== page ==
Ed Tuohy III, whose last game as a Newman player in the 1975 playoffs was also his father's last game as coach, recalled how irrelevant Newman basketball seemed to at least one member of the faculty during its formative years.

"We were playing a home game one afternoon when the head of the Guidance Department came on to the floor to talk to my Dad right in the middle of a game. She said there was a representative from Harvard at school and he wanted to see one of the players. And could Dad take that player out of the game."

Guess who won that skirmish?

Ed III also recalled another occasion when his father seemed to have extra sensory perception (ESP).

"We were losing a game in the fourth quarter by one point with just a few seconds left. In the huddle, my Dad said to a player named David Sylvester that the other team was going to inbound the ball, David was going to steal it and make a layup and we were going to win the game. Well, they inbounded the ball, David stripped it from the other player, made a layup and we won by a point. I still wonder if that wasn't just pure luck."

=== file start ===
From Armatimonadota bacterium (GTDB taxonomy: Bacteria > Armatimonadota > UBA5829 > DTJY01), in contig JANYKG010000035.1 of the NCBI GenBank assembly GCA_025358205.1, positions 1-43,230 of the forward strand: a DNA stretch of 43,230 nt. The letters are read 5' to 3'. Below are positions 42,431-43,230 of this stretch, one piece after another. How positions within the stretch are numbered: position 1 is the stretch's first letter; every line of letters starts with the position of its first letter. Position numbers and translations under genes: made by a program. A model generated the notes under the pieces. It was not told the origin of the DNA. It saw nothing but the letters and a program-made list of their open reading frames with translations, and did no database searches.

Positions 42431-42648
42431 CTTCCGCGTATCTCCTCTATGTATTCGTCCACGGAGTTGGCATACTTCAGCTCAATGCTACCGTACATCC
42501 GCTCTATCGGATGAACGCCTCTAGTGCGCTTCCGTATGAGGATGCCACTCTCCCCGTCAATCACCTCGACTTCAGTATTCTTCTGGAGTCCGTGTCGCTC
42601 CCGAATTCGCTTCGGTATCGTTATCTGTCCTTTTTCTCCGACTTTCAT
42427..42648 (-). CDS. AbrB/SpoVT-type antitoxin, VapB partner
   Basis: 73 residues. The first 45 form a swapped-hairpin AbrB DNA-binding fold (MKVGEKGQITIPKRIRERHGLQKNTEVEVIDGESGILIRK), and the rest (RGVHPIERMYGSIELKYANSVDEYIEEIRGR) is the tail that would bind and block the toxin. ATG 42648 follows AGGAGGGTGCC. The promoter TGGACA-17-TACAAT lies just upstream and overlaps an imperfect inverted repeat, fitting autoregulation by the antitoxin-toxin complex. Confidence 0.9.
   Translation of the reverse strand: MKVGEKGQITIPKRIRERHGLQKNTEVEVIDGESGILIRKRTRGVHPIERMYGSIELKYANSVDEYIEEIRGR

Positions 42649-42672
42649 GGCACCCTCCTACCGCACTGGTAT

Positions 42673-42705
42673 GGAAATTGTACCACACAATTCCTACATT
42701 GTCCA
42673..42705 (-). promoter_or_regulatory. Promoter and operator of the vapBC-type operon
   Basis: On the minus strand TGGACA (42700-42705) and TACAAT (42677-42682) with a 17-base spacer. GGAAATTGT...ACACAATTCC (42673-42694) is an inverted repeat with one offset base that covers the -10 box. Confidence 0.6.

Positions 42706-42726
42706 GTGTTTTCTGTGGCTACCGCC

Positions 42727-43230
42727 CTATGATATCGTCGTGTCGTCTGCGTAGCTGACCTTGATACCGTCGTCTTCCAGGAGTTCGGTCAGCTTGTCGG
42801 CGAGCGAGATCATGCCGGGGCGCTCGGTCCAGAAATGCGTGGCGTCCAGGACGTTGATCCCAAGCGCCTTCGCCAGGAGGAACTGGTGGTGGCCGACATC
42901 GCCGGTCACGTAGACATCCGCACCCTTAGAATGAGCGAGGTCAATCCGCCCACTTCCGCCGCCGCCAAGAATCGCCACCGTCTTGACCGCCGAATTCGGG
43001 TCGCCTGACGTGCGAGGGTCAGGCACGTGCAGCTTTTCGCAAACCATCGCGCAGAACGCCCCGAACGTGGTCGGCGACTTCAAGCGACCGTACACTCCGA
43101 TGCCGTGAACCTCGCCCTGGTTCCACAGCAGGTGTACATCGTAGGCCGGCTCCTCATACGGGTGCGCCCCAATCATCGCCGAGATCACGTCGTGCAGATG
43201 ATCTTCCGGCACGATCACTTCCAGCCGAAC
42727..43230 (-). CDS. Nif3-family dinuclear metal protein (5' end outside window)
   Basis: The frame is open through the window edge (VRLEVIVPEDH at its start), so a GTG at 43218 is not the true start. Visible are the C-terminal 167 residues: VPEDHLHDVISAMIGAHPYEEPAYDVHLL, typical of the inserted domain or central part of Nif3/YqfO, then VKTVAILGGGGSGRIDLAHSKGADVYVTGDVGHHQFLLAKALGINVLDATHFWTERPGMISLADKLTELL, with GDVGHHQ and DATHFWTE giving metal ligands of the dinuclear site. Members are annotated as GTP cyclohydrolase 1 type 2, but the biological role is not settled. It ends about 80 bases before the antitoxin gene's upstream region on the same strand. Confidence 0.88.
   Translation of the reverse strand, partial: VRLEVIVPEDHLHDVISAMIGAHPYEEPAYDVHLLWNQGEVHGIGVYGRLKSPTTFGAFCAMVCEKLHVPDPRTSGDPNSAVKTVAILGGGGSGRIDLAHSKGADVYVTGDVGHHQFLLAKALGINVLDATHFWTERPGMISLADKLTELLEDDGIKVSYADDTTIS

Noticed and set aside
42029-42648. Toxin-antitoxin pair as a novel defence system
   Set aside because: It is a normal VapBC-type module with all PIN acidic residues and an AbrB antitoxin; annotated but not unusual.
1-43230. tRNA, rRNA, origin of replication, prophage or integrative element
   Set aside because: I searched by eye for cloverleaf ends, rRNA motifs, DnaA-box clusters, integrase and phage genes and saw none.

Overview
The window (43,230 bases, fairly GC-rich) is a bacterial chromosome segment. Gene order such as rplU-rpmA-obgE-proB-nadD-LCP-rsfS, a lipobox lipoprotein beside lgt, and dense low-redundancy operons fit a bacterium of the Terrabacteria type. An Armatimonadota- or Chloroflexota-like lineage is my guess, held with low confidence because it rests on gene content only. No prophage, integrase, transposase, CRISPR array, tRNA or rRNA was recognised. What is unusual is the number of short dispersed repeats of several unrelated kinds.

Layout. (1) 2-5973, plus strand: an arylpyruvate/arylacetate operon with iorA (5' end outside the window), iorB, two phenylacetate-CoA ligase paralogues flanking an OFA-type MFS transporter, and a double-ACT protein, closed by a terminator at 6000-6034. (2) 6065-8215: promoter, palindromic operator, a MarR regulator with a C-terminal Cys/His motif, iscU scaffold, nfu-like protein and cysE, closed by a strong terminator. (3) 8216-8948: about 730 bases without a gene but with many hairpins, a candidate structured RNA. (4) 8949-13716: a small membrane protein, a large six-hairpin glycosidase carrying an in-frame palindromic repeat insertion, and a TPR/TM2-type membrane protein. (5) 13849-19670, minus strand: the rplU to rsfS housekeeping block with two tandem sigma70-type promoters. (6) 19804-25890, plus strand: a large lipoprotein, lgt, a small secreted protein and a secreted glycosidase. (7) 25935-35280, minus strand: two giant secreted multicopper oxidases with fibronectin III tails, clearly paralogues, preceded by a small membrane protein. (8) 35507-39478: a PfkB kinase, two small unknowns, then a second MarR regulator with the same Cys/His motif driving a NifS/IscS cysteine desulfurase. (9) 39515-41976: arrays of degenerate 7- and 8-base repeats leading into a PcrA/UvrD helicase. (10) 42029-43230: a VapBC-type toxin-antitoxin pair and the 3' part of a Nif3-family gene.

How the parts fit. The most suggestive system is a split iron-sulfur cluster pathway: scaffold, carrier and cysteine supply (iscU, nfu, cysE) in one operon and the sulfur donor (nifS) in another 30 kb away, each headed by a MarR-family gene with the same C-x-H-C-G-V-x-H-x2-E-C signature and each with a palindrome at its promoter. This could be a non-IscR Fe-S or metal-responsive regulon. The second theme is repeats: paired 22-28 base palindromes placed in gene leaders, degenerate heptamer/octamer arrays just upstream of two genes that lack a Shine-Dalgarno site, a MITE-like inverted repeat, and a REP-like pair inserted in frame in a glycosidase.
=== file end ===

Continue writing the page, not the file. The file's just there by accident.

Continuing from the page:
During his tenure, Tuohy's teams never won less than 22 games per season and never lost more than nine. The Greenies made appearances at the state tournament nine times in 15 seasons, including the finals in 1965.

A two-time All-State coach of the Year, Tuohy has already been enshrined in the Allstate Sugar Bowl Hall of Fame and was honored as Mr. Basketball by the Louisiana Association of Basketball Coaches (LABC).